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May 6, 2014

City to hire manager-search consultant

By Denise Richardson Staff Writer
The Daily Star

---- — The Oneonta Common Council is poised to hire a consultant to help search for a second city manager.

Dominic “Nick” Mazza of Pittsford was interviewed Monday by the council’s Human Resources Committee.

Mazza will bill at $175 an hour, with an estimated 60 to 70 hours of service, up to $12,250, according to his proposal, which called for the city to pay his mileage, meals and hotel expenses and other costs of the search, such as advertising and hosting of final candidates.

The council, which will meet at City Hall, 258 Main St., at 7 tonight, will consider motions to hire Mazza, to approve personnel actions and further municipal improvement projects.

Also, a 6:30 p.m. reception is scheduled to present the city’s Trailblazer award to Jennifer Stanton, an Oneonta High School senior. The city’s Commission on Community Relations and Human Rights selected Stanton for the award, which is presented annually to a woman who has made outstanding contributions to the community.

Mazza, a principal and municipal consultant with The Bonadio Group, has experience in managing local governments in the state, including 25 years as chief budget officer for Livingston County, the city of Cortland and Cayuga County.

In response to committee questions, Mazza said he has conducted searches for city managers in municipalities similar to Oneonta, including Ogdensburg, Canandaigua and Cortland.

Oneonta initiated a search after Michael H. Long, city manager since Oct. 1, 2012, announced his retirement in late March. Long is Oneonta’s first city manager, a position created when voters approved a revised City Charter in 2011.

This spring, Long’s standing with the council was in doubt, and he and the city reached a separation agreement April 1. Long’s last day as city manager will be May 29.

In the previous search, applicants were sought nationally, and the city paid about $22,324 to The Mercer Group in Atlanta for consulting services, an amount that included a $15,000, plus expenses, which were capped at $8,000. The firm provided a two-year guarantee that if the city manager left for any reason, it would conduct another search at a cost of the capped $8,000 expenses only, city officials said.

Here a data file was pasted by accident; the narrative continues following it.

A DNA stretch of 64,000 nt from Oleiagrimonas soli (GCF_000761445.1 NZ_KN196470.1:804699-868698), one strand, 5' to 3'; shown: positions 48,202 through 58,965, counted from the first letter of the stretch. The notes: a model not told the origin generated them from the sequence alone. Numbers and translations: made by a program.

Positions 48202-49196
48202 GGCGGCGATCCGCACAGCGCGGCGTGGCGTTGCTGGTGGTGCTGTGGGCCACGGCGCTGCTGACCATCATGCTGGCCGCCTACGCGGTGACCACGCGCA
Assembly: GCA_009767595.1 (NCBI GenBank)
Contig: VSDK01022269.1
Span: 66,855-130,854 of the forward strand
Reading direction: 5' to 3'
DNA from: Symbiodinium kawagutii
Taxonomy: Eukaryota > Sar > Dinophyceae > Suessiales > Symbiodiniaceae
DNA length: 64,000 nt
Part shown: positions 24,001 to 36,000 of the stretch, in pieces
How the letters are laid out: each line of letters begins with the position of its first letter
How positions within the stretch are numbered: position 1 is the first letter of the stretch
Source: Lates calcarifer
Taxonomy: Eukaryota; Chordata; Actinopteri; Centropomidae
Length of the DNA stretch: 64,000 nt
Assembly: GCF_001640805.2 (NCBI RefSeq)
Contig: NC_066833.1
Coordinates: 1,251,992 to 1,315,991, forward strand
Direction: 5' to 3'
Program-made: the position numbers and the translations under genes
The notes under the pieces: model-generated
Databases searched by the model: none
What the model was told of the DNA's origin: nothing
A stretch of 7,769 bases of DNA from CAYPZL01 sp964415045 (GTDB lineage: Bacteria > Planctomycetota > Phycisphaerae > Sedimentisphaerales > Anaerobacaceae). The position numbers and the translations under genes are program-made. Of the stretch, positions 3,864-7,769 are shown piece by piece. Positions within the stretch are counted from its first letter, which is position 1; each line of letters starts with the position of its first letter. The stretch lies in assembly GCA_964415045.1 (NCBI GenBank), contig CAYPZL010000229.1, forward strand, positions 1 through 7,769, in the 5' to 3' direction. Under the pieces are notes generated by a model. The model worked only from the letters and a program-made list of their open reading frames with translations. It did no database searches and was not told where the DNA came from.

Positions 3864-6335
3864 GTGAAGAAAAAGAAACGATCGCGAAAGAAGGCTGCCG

The Human Resources Committee had multiple recommendations to talk with Mazza, said Southard, council member of the Seventh Ward. The previous search was a learning experience, Southard said, and considering The Mercer Group’s work “is a little like Monday-morning quarterbacking.”

The committee was impressed with Mazza’s background and contacts in the Northeast, Southard said.

“He has some avenues to bring us some qualified candidates,” Southard said. “We want to make sure we get the right candidate.”

Mazza told the committee that good candidates won’t jeopardize their jobs by sending resumes to post office boxes or otherwise submit applications without a shield of confidentiality. To refine the search, Mazza said he wants to meet further with the committee to define the position and identify priorities about skills and characteristics of a desired candidate.

Mazza said he would conduct background and reference checks after about three final candidates are identified.

Qualities in Oneonta’s favor include its good financial status, good credit rating and no apparent personnel issues, Mazza said. Offering $110,000 to $120,000, plus benefits, would work, he said, and filling the position by September would be possible, though the city would need to be willing to negotiate and be flexible about the transition.

Council members attending Monday’s meeting included Maureen Hennessy, First Ward; David Rissberger, Third Ward; Michael Lynch, Fourth Ward; Madolyn Palmer, Fifth Ward; and Chip Holmes, Eighth Ward. Members Larry Malone, Third Ward; and Bob Brzozowski, Seventh Ward; were absent.